Richard Wordingham via CLDR-Users
cldr-users at unicode.org
Fri May 26 14:13:20 CDT 2017
On Fri, 26 May 2017 09:55:48 +0100
Martin Hosken via CLDR-Users <cldr-users at unicode.org> wrote:
> > > Also, is it more useful to have no breaks in, say, Thai strings,
> > > at all (gross under-segmentation) -- or to have breaks between
> > > orthographic syllables (over-segmentation)?
> > > (That would be a yet different subtag.)
> What makes Thai hard is that you can't analyse a text into
> orthographic syllables without knowledge of the language.
That is solved by assuming one orthographic syllable if it is not
obvious there are two or possibly three - I'm not sure how many
orthographic syllables there are in /tua/ 'body' ตัว <TO TAO, MAI
HAN-AKAT, WO WAEN>. I think there are two.
> > There are, of course, several levels of line-breaking. Artificial
> > breaks are more at the level of hyphenation. If you want a
> > suggestion for simple emergency breaks in Thai and Lao, the best
> > place is before preposed vowels. The next obvious place is after
> > the visargas, though the Thai language (which, of course, is not
> > the subject of the suggestion) does have some exceptions such as
> > silenced consonants following U+0E30.
> We would need to be careful about adding emergency breaks. For
> example, in polysyllabic words, we wouldn't want to break even
> between two syllables. So my proposal really would be: only break at
> places that other languages would break, with no recourse to a
Emergency breaks belong to the domain of hyphenation, which I believe
is beyond the scope of CLDR. If a word won't fit in a row of text, it
usually needs breaking - that even happens with English.
> > The locale example given is, of course, almost oxymoronic. In
> > general, of course, a *Thai language* dictionary should not be used
> > for another language. Unfortunately, I am trying to think of a
> > good example of a scriptio continua language for which a Thai
> > dictionary is clearly completely useless. (Pali, Pattani Malay and
> > Northern Khmer in the Thai script are *not* scriptio continua.)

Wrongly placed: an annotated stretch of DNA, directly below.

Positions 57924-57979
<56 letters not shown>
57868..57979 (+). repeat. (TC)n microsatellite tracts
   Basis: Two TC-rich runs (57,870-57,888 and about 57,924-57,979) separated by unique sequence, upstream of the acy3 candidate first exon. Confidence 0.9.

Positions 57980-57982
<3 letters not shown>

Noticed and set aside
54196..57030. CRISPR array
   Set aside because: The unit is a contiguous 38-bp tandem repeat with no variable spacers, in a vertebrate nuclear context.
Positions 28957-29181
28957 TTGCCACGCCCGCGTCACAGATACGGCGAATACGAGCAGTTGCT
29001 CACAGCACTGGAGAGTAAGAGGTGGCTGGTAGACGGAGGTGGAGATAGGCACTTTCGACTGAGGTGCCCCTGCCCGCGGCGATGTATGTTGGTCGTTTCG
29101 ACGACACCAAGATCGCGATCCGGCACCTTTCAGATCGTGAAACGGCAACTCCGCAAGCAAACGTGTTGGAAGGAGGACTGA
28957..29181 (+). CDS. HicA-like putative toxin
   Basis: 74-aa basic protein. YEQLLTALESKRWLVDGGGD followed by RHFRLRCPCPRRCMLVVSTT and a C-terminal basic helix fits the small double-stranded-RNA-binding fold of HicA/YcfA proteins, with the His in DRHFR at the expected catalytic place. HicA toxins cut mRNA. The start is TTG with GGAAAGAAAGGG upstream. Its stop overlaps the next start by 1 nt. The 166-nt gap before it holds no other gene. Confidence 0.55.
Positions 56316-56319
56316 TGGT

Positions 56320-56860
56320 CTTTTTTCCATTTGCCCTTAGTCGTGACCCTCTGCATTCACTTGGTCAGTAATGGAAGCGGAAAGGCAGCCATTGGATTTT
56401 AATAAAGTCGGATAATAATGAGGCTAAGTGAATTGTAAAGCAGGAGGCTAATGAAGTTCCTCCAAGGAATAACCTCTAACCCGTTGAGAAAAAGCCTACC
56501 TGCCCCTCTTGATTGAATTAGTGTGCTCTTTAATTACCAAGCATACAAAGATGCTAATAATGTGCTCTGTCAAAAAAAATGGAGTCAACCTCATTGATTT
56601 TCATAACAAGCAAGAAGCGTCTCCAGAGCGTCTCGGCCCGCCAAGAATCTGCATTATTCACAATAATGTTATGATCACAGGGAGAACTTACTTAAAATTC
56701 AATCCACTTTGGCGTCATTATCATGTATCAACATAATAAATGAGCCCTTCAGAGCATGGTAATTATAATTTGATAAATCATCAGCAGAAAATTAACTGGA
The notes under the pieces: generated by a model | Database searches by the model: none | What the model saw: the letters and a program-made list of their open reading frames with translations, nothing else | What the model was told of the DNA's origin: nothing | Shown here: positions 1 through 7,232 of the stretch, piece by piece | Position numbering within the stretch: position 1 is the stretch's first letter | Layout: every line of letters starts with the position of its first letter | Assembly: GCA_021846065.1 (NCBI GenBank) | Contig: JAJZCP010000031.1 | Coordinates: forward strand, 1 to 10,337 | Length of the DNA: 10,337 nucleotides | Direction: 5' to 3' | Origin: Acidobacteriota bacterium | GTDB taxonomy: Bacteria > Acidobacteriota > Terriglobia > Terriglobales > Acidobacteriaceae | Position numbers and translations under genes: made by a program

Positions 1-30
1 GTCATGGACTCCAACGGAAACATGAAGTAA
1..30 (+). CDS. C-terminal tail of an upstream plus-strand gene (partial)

> > For a Tai language like Northern Thai, a Thai dictionary is not
> > completely useless. However, this raised the next point.
> One example I have is So (Bruic-Katuic-Mon Khmer), but there are
> plenty of other languages that aren't Tai but that use Thai script.
My problem was that the examples I could find were either Tai languages
or separated words with spaces. I must say if feels strange to me to
see sentence-terminating full stops in Thai script.
> > A better modifier would be "-u-lb-noth", meaning "Do not fall back
> > to a Thai dictionary". Contrariwise, "-u-lb-th" could authorise
> > fallback to a Thai dictionary. Perhaps "u-lb-la" should authorise
> > dictionary-based line-breaking of scriptio continua Latin. With
> > these ideas, "pi-u-lb-noth" should let me type Pali without
> > worrying about spurious line-breaks in the middle of words. (Of
> > course, I still have to watch out for spurious line-breaks in
> > Thai.)
> Let's not get carried away. If you want Thai based breaking you just
> use lang="th" or do nothing since the default analysis will say: oh
> Thai script, unknown language, assume Thai. Which is a good and
> helpful thing to do.
Are you sure about that? The default analysis feels more like, "Oh Thai
script, ignore the language, just assume Thai for line-breaking." That
was the behaviour when I looked at ICU a few years ago. The precise
logic in ICU was that every language, significantly including English,
uses the Thai-language word-boundary detector to do Thai-script
line-breaking. I was able to create a Pali line-breaker in ICU that
recognised that Pali is not written scriptio continua
in the Thai script. (Word boundaries are often lost before words
beginning with vowels - not very different to British or US Sanskrit.)
The problem with this approach lies in adding very lightweight
locales - line-breaking, word-breaking, perhaps collation, and possibly
a very few bits of data, but nothing more. There may be a build issue
for ICU - ICU uses wetware to convert algorithmic CLDR line- and
word-breaking to its own data format.
For an example in an application, while in LibreOffice I can switch
Thai spell-checking off by setting the language to Malayalam (which I
do as the easy way of preventing the spelling in the Tai Tham script
being checked as though the language were Siamese - I haven't installed
a Malayalam spell-checker), LibreOffice still breaks Thai script text as
though it were Siamese. The problem here is that usually Siamese is the
best language to assume for line-breaking Thai script text in the
middle of English text, though with its script class to language
maps, LibreOffice for one could do better - if it has alternative
(I need to find out how I got LibreOffice, using correct tagging, to do
nod_Lana spell-checking a few years ago. I think I had to
update Hunspell to a more recent version of Unicode.)
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